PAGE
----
Background to the Novel “Onesimus”—the city of Colossae in a Roman Province

As a slave in the Roman Empire, Onesimus lived on an estate just outside of the city of Colossae. His master was Quintus Philemon Scaptius, a minor nobleman who oversaw a successful trading business.

When Onesimus went into town on errands for his master, he took a doublewide cart path for the first mile, which met a larger cobbled street that led directly into the center of Colossae. The town lay near the banks of the blue sparkling water of the Lycus River. The area was known as Phrygia, but it was part of the Roman province of Asia. In the past, Colossae had been the largest city in the region, boasting great commercial success in producing and exporting wool, figs, and olives. However, its importance had been declining for some time, while the nearby cities of Heiropolis and Laodicea began to grow. Still, Colossae still attracted a good bit of traffic and trade because of its location on the main road between the port city of Ephesus to the west and the interior regions of the province to the east. With Laodicea located eighteen miles to the northwest, and Heiropolis seventeen miles to the north, these three towns of the fertile Lycus Valley were like a busy ant village.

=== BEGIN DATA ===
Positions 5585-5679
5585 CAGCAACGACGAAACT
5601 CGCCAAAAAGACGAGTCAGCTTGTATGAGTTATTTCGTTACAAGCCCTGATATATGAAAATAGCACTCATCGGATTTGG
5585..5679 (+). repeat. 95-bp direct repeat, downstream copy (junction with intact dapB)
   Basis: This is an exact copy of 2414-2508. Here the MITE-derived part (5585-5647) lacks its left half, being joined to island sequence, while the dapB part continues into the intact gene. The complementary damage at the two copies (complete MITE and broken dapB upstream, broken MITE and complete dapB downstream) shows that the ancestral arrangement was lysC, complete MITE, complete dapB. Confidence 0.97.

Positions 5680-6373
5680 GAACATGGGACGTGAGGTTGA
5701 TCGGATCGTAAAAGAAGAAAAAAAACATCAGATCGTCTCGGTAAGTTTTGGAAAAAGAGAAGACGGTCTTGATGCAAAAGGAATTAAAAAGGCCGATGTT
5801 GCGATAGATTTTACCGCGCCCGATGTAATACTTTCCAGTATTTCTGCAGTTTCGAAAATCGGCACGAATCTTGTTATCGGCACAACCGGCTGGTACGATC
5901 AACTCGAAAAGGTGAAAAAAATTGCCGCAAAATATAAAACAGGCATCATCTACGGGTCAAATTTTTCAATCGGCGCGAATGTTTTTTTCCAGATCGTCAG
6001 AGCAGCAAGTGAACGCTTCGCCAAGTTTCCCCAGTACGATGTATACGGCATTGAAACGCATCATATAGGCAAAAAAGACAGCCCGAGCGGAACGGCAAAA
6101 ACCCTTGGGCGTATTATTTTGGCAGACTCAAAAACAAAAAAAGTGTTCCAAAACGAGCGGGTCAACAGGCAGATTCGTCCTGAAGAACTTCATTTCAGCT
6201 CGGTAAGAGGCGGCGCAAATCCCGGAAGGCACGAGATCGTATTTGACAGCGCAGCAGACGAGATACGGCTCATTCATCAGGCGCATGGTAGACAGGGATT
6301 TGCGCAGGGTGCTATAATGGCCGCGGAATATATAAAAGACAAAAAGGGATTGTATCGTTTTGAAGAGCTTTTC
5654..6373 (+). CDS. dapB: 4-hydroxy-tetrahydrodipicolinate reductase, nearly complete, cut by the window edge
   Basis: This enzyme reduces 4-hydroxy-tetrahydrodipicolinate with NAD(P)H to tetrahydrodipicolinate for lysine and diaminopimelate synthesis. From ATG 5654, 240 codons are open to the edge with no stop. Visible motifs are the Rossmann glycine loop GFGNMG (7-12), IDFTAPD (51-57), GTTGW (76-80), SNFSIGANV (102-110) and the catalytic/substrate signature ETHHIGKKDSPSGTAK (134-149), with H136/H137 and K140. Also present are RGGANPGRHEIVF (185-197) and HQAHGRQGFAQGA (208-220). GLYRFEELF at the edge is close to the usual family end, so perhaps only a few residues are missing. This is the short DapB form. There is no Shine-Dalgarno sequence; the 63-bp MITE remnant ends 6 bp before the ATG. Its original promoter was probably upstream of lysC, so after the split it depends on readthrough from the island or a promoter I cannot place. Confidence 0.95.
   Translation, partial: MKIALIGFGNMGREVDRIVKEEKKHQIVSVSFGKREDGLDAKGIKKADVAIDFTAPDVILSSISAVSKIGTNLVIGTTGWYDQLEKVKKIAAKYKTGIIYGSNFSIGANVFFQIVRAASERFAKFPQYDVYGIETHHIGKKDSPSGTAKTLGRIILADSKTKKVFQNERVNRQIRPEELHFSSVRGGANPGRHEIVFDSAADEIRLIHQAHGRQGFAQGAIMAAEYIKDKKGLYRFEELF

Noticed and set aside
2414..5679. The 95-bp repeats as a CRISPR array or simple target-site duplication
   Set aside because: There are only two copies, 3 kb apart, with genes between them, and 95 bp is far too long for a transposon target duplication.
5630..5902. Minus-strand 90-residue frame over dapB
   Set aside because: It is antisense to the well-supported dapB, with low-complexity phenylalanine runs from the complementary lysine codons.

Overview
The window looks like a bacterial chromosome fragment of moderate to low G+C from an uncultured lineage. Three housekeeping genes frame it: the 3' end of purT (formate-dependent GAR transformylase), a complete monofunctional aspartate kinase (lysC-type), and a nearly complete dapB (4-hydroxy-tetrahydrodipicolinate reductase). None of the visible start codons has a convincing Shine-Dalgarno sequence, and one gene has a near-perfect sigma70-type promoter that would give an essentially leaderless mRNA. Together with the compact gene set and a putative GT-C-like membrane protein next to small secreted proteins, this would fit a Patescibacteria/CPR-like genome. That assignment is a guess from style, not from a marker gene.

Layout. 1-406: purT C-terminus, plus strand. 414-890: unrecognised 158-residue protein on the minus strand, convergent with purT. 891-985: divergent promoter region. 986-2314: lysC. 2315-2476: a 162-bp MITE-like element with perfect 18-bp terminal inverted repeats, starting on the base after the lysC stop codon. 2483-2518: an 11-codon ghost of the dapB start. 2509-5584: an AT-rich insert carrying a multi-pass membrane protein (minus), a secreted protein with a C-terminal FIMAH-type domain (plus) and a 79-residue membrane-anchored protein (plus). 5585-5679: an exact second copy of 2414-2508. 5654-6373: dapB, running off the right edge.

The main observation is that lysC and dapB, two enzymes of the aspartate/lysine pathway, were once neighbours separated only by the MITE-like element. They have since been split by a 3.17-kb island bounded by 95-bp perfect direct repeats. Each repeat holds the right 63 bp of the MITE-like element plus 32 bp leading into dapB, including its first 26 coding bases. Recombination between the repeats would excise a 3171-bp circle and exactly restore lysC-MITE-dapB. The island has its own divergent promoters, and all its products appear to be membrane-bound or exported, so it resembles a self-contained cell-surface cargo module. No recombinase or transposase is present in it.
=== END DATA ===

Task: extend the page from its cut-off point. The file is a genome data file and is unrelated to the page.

Colossae boasted a number of nobles, Roman citizens, freedpersons, and slaves, all engaged in trade, business, art, and religion. Though a few of the temples had fallen into disuse, most were still active—Artemis, Zeus, Demeter, Helios, Athena, and even the Egyptian deities of Isis and Serapis had small temples in the city. At its height, the population had consisted of native Phrygians, ancestors of transplanted Greeks, and a large number of Jews who were resettled there from Mesopotamia by the Greek king Antiochus III. Colossae still retained this cosmopolitan mix, and so, despite its size, had many elements of a large cosmopolitan Roman city.

Onesimus’ journey led directly to the center of town, where, in Roman and Greek style, the forum and the agora were located. It was heart and brain of city life. Onesimus liked Colossae and often wished he worked for a town merchant rather than a wealthy landowner. But his real yearning was to see a real city such as Athens, Corinth, Tarentum, Beneventum—or even Rome itself! That was where real life took place (he was sure). In those places, people did things that mattered, discussed important ideas, and enjoyed the fruits of life.

Errands to Colossae were the high point of his life as a slave—after his tasks were done, he could enjoy some food and wine with fellow slaves, listen to some orator at the podium in the forum, or visit Nanilia in the only brothel in town that allowed slaves as clients.

Still, he despaired of ever being anything more than a second-rate slave in this waning town. How could a slave with no family ever be able to move to a major Greek or Roman city?

He did have a plan, however…

 Onesimus: A Novel of Ancient Christianity

Coming first quarter 2018.

Click here for more.

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